Inaugural – Fall 2023 Africa Talks Events

September 27th

Emerging Insights from the 2023 Elections in Zimbabwe 

Tinashe Hofisi
Law School, UW-Madison


Tinashé Hofisi is a human rights lawyer and doctoral candidate with the University of Wisconsin-Madison Law School. His research examines the emergence of constitutional courts in common law Africa. Tinashé was a constitutional litigator with the Zimbabwe Lawyers for Human Rights for seven years and argued several cases in the Constitutional Court. He graduated with an LLM from Loyola University, Chicago and is a Mandela Washington Fellow under the Young African Leaders Initiative. He is also an IFES Manatt Fellow and an ILS Graduate Fellow. Tinashé holds certificates in Constitution-building in Africa and Strategic Human Rights Litigation from the Central European University. Since the fall of 2020, he has been a lecturer in the Centre for Law, Society and Justice, where he developed an interdisciplinary course on courts, constitutionalism and human rights.

October 25th

“Manhood today is money”: New Conceptions and Shifting Interpretations of Masculinity among the Kuria People of Western Kenya

Mwita Muinko
Department of African Cultural Studies, UW-Madison


Mwita is a Graduate Teaching Assistant and doctoral candidate in the department of African Cultural Studies. His research examines the relationship between language and gender, with a particular emphasis on how masculinity is constructed and expressed in an African context. He has a keen interest in auto-ethnographic methods and narrative research. He teaches both Swahili language and other Africa-related courses.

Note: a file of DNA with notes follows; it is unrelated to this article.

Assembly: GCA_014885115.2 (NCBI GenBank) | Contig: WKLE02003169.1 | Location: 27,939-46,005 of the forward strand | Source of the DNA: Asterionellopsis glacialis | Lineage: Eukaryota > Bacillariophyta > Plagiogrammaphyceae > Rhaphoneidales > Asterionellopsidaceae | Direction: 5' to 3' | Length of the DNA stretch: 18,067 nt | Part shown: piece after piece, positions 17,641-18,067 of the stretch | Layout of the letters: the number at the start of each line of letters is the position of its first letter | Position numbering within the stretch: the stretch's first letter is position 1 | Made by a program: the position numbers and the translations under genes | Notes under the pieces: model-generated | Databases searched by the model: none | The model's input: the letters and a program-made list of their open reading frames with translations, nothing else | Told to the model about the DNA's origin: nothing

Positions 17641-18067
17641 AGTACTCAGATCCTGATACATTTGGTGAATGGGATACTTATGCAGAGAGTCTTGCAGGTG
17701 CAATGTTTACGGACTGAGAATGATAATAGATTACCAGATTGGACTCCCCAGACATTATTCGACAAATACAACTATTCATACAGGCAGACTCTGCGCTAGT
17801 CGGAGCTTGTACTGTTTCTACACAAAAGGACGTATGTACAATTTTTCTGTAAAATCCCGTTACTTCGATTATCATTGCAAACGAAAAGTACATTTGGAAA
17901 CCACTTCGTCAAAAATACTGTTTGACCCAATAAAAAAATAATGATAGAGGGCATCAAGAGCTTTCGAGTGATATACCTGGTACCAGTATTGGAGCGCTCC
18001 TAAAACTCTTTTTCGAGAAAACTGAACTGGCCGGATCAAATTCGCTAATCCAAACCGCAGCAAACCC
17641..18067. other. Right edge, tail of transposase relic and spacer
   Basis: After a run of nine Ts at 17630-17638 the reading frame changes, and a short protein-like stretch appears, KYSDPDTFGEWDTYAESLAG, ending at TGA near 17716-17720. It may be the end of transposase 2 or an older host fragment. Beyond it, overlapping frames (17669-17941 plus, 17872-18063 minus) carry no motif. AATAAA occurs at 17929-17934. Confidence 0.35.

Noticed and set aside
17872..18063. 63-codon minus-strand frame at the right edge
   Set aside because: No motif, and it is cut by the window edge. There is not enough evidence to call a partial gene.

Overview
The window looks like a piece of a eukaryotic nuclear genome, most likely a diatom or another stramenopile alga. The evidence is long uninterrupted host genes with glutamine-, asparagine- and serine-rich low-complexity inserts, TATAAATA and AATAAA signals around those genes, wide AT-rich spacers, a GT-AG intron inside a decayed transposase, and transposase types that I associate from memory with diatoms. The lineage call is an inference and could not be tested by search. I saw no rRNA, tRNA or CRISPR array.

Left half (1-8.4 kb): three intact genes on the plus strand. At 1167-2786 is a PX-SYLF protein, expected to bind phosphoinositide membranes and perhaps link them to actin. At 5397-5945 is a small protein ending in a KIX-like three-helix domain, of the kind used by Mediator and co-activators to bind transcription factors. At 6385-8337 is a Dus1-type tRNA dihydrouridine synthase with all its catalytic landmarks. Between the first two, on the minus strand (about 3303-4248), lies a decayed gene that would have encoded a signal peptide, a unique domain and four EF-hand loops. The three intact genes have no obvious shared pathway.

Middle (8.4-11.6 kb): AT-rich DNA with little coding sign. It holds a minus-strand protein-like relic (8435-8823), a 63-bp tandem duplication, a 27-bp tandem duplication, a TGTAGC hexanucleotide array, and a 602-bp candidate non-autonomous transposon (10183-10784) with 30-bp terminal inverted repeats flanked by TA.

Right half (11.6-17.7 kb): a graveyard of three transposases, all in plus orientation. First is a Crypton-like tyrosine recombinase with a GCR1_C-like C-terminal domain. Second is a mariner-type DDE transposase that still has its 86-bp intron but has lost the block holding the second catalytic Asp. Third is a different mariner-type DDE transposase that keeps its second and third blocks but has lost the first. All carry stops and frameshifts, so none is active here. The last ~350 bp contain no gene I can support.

December 6th

Taking African Cartoons Seriously, Again: The Multimodal Art of  Coping with the Postcolonial Incredible

Headshot of Tolulope Akinwole

Tolulope Akinwole
Department of English, UW-Madison


Tolulope is a doctoral candidate in English at UW-Madison. His research interests revolve around global Black literatures, African cultural studies, and critical geography. He is currently a dissertation fellow at UW-Madison’s Institute for Research in the Humanities, where he is completing his research on literary and cultural representations of automobility in postcolonial Africa. He obtained master’s degrees in Literary Studies, African Cultural Studies, and English Language from UW-Madison and the University of Lagos, Nigeria. He is associate editor of, an online magazine of contemporary African and African diaspora literatures, and he manages His research has been supported by the National Federation of Modern Language Teachers’ Associations, the African Studies Research Award, the Ebrahim Hussein Research Fellowship, and the Graduate School at UW-Madison.